According to Adesanmi (2011), the Nigeria  government, set up the Bureau of Public Enterprise (BPE) to privatize and commercialize, public enterprises with the objective of reducing or eliminate the drain on public treasury. The goal was to  reduce corruption, modernize technology, strengthen domestic capital markets, promote efficiency and better management, reduce debt burden and fiscal deficit, resolve massive pension funding problems, broaden the base of ownership of business. Others include generating funds for the treasury, promoting governance, attracting foreign involvement and attract back flight capital. Microeconomic hypothesis as observed by Tullick (2015) predicts that incentive and contracting problems create inefficiencies stemming from public ownership, given that managers of state-owned enterprises pursue objectives that differ from those of private firms and face less monitoring. Not only are the managers’ objectives distorted, but the budget constraints they face are also softened. Empirical evidence shows a robust corroboration of this theoretical implication in several countries. How true is this for Nigeria? However, whether the BPE has met and realized these objectives is a matter that is open for debate. This research attempt to assess the operation of the privatization scheme in Nigeria, determined its level of performance/productivity. It also proffered objective solutions for the amelioration of gaps. Upon this premise that this study seeks to appraise privatization and its impact on  productivity of  public enterprise.

Read Too:  Price, Exchange Rate Volatility and Nigeria Agricultural Trade Flows- a Dynamic Analysis


the broad objective of this study is to present an appraisal of  privatization and its impact on  productivity of  public enterprise. Other specific objectives includes:

i.          To explore  the pattern of privatization embarked by public enterprise

ii.        To establish the reasons for  privatization  of public enterprise in Nigeria.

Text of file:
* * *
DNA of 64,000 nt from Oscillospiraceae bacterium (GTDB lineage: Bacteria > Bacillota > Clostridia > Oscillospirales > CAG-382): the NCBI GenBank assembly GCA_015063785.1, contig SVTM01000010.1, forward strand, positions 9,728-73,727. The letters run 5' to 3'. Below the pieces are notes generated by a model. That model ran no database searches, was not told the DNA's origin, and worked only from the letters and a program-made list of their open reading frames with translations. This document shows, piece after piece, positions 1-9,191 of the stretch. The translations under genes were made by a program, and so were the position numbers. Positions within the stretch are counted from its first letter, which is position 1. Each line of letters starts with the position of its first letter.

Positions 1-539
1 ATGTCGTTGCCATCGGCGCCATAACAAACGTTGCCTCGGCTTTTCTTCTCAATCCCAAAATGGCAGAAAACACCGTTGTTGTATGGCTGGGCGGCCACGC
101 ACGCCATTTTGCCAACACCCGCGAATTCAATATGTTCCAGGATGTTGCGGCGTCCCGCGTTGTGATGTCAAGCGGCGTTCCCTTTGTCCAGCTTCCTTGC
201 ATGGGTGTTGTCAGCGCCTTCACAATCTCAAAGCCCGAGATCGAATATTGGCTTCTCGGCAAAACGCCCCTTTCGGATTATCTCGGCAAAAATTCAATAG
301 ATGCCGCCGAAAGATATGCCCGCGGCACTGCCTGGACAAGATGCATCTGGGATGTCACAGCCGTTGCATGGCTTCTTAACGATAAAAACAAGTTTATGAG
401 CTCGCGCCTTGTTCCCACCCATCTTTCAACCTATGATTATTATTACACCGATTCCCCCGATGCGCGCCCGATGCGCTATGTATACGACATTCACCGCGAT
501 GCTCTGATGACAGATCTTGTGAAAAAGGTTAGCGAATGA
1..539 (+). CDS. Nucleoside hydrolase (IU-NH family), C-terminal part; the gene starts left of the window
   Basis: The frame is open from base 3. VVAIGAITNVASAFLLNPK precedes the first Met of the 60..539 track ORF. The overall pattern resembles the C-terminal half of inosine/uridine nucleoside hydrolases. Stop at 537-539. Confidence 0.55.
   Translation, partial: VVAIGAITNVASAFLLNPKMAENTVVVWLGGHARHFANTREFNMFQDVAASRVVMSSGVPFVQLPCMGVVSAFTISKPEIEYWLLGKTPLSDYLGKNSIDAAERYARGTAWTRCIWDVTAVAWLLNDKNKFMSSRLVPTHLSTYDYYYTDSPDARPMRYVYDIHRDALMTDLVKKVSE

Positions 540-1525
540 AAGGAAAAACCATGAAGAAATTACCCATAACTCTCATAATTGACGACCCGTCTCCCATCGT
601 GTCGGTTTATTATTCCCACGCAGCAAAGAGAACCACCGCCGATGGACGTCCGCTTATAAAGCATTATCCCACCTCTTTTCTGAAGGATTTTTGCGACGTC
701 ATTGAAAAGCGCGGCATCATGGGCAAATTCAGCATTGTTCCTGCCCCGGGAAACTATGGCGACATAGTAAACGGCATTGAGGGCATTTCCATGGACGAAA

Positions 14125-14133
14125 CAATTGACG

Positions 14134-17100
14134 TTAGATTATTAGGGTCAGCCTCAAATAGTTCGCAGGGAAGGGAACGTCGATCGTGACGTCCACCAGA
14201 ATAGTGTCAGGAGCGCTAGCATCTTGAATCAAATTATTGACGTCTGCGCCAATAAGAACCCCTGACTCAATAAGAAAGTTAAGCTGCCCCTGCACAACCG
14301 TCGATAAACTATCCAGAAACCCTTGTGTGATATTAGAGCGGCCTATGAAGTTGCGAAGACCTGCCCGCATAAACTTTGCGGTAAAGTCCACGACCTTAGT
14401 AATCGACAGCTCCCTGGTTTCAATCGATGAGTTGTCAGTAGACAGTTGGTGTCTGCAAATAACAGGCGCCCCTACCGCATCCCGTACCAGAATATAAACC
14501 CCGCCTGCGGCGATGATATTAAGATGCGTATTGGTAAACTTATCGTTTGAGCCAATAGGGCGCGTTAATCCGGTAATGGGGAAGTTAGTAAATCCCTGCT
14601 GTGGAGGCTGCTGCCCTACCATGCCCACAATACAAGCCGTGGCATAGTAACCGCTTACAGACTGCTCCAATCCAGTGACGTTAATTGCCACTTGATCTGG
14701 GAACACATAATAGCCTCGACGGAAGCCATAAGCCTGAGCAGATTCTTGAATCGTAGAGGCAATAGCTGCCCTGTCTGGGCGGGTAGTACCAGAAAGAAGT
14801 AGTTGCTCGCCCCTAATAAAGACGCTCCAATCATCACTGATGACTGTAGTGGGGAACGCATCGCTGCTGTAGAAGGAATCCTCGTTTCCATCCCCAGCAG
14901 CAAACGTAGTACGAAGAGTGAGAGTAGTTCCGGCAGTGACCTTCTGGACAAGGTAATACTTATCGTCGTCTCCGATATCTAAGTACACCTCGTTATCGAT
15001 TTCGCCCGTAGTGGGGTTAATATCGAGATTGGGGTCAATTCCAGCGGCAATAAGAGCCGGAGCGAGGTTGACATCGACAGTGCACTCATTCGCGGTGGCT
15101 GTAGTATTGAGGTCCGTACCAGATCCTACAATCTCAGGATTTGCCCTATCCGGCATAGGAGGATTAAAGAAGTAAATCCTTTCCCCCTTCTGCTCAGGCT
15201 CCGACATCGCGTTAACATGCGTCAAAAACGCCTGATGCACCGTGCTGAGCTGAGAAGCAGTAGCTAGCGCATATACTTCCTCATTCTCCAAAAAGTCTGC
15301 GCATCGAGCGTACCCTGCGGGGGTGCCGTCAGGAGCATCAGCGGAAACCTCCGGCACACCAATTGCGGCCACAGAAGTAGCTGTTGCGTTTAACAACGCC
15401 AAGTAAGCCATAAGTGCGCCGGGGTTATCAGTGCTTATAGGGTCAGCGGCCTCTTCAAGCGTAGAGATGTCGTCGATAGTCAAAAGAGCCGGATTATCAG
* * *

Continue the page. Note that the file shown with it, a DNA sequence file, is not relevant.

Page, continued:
iii.      To ascertain whether privatization has improved the financial performance of enterprises as anticipated.

iv.      To investigate whether privatization has improved the productivity and efficiency  of formerly state owned enterprise


HO!: Privatization has not improved the financial performance of enterprises as anticipated.

HO2: Privatization has not improved the productivity and efficiency  of formerly state owned enterprise


The state and federal level of privatization and commercialization of public enterprise may not be completed within the first four year of the four republics. Which is due to the consideration of issues on the floor of the house that are to be decided by the federal government state legislators on the type full partial and the actual establishment for the exercise which will require a gradual process. The recent constituted committee on privatization and commercialization programmes reviews the roles of an accountant which must be appreciated in the execution of the programme by x-raying in pros and cons in the financial statements/records both in the planning down to control exercises.

Findings from the study will be significant to government precisely  Legislators, accountants and other stakeholders of parastatal involved or affected in privatization. The study will also add to body of empirical literature and also serve as a reference material for students and scholars who wishes to conduct further studies in related field.


The scope of this study borders on an appraisal of  privatization and its impact on  productivity of  public enterprise. For this study, we will be taking a very close look as formerly public enterprises that have been transferred to private individuals or corporations. The study will also focus on the decrease in government expenditure in businesses and how these funds have been redirected to providing basic amenities for the populace. As a basis of scoping, we will be taking a look into organizations like  PHCN.

Limitation of the Study

This research project, like all human endeavors, had some challenges that threatened to derail the study’s completion. One of the reasons is that the time allotted for this work was so limited that the researcher did not have enough time to complete the task thoroughly. During data collection, the researcher also had to put forth extra effort to understand the respondents’ interview schedules, several of whom fell into the incomprehensible age group. Also, there were financial and transportation constraints to deal with. Insufficient funds tend to impede the efficiency of the researcher in sourcing the relevant materials, literature, or information and in the process of data collection (internet, questionnaire, interview).


Privatization:: This can be defined as a total transfer of government owned equity interest wholly to private investors. Full Privatization: This can be defined as a total transfer of government owned equity interest in an enterprise wholly to the private investors. Partial Commercialization: This is the process of running government owned parastatal in a manner to cover the overhead cost while leaving the capital cost to be done by the government.

Public Enterprise: This can be defined as the government owned establishment. They are often called parastatals